Impact Report 2016-2017

Impact Report 2016-2017 HR.jpg

"It's great to see how [Orchestras for All has] developed over the last five years and I've admired their determination to make sure that their targeted programmes reach children and young people who wouldn't otherwise get the opportunity." - Matt Griffiths, CEO of Youth Music

We are delighted to share with you what we have found over the last season, covering all of our work from the National Orchestra for All (NOFA) Summer Course in Leeds in July 2016 through to the National Modulo Meets in London in July 2017.

In 2016 we published our very first impact report - The First Five Years - a summary of the work and the outcomes we have delivered since founding the organisation back in 2011. From here on, we will be publishing an Impact Report on an annual basis sharing the key findings from our research into the impact of our work on young musicians, music leaders and the wider sector.

Click here to download the full PDF version: Impact Report 2016-2017

Impact Report: The First Five Years

We are delighted to present our Impact Report 2011-2016, charting the first five years of our work. As the programmes of OFA have developed over the last five years, so too has our approach to impact measurement. We have always recognised the importance of rigorous impact evaluation across our programmes and we have used the findings to help us shape, guide and inform our work.

To date we have evaluated each of these programmes independently of one another and have developed and tested a variety of different approaches to evaluation. However, we are now moving towards a position where our three programmes are being evaluated under one organisation-wide impact framework. We are pleased therefore to present at the end of this report our new OFA Theory of Change and our plans for evaluating all three programmes against this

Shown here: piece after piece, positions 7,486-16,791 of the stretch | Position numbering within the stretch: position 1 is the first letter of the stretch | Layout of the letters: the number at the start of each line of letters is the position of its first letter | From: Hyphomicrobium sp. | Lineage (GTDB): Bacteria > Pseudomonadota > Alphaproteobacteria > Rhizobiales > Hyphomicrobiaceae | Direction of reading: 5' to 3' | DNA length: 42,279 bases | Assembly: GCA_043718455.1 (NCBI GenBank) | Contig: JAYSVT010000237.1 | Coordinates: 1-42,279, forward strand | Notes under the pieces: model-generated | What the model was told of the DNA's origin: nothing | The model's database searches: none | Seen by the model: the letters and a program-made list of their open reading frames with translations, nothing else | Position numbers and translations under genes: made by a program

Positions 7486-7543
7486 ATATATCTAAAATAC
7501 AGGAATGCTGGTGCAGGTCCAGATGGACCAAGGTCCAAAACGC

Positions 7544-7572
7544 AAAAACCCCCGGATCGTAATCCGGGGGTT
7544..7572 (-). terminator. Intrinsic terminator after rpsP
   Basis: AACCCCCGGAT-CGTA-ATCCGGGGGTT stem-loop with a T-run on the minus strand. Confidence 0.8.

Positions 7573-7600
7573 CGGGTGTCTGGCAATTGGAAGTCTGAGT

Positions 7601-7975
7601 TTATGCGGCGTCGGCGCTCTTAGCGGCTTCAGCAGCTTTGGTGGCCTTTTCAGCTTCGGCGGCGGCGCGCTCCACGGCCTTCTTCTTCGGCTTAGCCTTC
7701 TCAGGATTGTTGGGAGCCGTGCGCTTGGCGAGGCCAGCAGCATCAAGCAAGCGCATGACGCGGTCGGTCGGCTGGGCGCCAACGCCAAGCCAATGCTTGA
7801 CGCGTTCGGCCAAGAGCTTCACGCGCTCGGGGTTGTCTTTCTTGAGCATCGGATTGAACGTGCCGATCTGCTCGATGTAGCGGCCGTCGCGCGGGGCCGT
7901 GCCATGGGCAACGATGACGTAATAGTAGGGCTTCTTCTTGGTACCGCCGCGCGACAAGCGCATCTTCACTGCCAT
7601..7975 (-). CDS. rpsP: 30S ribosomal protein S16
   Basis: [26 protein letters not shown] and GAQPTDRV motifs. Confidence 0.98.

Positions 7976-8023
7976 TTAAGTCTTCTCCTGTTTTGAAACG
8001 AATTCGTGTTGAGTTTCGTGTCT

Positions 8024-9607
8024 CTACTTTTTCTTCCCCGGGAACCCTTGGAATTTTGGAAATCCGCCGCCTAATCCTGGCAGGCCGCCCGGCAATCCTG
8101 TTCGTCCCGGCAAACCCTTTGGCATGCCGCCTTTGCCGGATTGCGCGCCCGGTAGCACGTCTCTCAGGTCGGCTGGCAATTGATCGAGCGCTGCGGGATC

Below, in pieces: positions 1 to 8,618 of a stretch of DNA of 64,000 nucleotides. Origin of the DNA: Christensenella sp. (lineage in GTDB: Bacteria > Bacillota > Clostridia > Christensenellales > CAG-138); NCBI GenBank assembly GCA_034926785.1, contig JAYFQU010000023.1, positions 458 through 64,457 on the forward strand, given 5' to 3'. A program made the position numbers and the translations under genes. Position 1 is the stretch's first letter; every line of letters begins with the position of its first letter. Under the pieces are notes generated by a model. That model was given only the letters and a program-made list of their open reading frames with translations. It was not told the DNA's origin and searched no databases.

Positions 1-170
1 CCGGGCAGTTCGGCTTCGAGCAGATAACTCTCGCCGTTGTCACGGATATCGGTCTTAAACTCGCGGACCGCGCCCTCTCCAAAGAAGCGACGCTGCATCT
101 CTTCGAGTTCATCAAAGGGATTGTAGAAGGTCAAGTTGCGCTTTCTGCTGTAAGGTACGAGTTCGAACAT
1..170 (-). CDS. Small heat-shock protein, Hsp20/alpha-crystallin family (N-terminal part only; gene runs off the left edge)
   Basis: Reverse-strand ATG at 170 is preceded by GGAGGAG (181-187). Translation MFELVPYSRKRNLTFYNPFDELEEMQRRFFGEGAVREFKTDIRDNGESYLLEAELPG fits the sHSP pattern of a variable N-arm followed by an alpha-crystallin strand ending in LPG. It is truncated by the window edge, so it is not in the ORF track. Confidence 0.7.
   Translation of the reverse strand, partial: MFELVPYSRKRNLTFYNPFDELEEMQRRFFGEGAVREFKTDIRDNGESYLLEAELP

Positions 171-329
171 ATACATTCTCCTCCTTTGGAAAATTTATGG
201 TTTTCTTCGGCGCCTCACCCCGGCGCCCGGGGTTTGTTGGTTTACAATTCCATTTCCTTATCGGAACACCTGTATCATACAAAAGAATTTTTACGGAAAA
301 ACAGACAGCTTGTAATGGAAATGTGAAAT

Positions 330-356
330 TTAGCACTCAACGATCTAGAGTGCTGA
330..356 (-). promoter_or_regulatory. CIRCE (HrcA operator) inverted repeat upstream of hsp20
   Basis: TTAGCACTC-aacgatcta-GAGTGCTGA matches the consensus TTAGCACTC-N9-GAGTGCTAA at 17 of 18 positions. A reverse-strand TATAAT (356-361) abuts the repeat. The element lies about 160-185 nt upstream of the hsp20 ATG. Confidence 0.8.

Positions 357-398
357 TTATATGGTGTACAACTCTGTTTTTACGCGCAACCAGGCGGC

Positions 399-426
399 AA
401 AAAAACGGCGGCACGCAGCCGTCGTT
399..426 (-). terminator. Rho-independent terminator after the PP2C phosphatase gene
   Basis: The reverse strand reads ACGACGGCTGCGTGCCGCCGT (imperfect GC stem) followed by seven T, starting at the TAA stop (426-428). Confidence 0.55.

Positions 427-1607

Click here to download the full PDF version: Impact Report 2011-2016

Theory of Change

What is a Theory of Change?

"A Theory of Change is a diagram that explains how a programme has an impact on its beneficiaries. It outlines all the things that a programme does for of its beneficiaries, the ultimate impact that it aims to have on them, and all the separate outcomes that lead or contribute to that impact. A Theory of Change should not refer to the scale, growth plan or operational details of the organisation itself – it should effectively describe and explain the impact of the programme from a beneficiary’s point of view." – Nesta

How did we develop it?

Our updated Theory of Change builds on the research outlined in our Impact Reports above. Through a series of workshops and planning sessions (in part supported by the Teach First Innovation Unit and Project Oracle), we identified key trends and outcomes from each of our programmes. These outcomes have in turn been reflected in our Theory of Change. In doing so, we hope to present a framework that captures our impact as a whole organisation rather than on a programme by programme basis.

How will we use it – and review it?

A Theory of Change is a live document: we have updated our original Theory of Change for the 2017-2018 season - download the full PDF document here. We have also created programme-specific Theories of Change to ensure that all of our work is aligned with our overall impact goals.

Read more

What effect does music have on young people?

‘Power of Music: a research synthesis of the impact of actively making music on the intellectual, social and personal development of children and young people’ (2010) Susan Hallam

'The impact of instrumental music learning on attainment at age 16: a pilot study' (2016) Susan Hallam and Kevin Rogers

What is the wider value of music education in society?

‘The Case for Cultural Learning: Key Research Findings’ (2011) Cultural Learning Alliance

How do similar programmes compare? Creech et al (2013) review reports and research from 277 El Sistema-inspired programmes in 58 countries. Almost all of them demonstrate evidence of positive personal development such as commitment, determination, resilience, self-esteem, life satisfaction and focus, as well as positive evidence of social skills development such as teamwork, community spirit, belongingness and co-operation. Evaluation reports for programmes that support instrumental music-making and ensemble playing give evidence of both academic and social-emotional advantages of the participants. For example:

‘Evaluating Sistema Scotland’ (2015) Glasgow Centre for Population Health

‘Evaluation of In Harmony’ (2016) Susanne Burns

‘An Evaluation of NJSO CHAMPS’ (2015) Steven J. Holochwost